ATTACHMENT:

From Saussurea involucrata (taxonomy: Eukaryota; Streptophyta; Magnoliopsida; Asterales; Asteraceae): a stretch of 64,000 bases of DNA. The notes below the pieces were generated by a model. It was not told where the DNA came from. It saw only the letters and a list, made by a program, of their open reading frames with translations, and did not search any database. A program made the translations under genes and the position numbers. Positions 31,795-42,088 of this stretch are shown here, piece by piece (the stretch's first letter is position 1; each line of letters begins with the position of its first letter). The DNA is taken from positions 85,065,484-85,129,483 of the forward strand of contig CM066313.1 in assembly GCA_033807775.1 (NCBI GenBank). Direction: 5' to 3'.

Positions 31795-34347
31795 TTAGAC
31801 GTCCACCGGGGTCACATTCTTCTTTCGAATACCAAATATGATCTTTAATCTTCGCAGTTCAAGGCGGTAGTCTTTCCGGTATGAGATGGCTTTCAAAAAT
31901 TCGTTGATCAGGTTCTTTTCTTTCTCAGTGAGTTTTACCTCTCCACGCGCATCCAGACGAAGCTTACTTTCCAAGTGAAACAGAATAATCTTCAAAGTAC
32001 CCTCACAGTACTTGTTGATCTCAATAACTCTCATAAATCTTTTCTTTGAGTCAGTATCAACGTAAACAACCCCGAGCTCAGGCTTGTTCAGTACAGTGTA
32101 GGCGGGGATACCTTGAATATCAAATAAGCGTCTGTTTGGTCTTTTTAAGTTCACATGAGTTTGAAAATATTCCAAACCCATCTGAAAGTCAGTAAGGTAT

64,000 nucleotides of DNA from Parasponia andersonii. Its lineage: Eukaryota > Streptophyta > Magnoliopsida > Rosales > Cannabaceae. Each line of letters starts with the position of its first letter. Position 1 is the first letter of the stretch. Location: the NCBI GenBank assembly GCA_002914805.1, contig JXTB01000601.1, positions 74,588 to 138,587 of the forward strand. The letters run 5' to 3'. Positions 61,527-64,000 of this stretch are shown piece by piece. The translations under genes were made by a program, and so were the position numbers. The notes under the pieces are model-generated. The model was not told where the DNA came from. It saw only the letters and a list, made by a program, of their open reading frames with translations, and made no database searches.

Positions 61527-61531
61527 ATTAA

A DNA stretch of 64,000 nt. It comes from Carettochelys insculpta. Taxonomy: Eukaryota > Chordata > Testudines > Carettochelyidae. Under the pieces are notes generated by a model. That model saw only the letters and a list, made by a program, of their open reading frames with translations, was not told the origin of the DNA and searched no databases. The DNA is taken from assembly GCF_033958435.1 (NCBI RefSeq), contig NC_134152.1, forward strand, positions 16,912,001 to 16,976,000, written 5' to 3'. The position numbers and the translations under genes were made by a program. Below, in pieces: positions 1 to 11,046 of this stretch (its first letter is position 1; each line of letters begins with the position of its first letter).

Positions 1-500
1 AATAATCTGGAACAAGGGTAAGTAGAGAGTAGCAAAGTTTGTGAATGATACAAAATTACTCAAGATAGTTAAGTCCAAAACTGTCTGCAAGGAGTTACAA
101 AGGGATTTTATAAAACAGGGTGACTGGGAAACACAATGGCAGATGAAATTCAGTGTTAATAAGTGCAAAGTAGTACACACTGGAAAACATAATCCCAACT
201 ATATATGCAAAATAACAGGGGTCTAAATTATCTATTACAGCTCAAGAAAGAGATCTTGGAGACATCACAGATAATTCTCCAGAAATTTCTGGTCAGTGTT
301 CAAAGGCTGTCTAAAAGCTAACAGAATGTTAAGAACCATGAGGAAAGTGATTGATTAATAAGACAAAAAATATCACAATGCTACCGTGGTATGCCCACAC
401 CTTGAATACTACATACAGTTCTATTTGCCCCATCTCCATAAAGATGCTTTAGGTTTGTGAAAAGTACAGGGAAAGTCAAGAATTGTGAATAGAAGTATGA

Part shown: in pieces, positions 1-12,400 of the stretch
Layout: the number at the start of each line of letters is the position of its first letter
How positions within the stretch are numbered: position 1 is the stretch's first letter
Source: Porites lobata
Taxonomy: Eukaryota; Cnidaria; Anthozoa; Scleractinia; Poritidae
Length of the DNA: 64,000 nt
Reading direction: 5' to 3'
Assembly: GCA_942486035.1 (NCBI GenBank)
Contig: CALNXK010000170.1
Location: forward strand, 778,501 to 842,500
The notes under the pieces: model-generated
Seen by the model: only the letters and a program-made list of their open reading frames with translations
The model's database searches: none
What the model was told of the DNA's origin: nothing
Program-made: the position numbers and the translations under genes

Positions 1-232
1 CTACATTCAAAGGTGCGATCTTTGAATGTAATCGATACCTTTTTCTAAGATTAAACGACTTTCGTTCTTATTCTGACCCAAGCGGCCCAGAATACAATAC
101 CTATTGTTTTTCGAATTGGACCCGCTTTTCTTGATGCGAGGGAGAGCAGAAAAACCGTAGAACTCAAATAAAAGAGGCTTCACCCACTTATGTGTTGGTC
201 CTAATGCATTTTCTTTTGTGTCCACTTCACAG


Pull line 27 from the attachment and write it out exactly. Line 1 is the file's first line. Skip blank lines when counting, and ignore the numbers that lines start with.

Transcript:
Location: forward strand, 778,501 to 842,500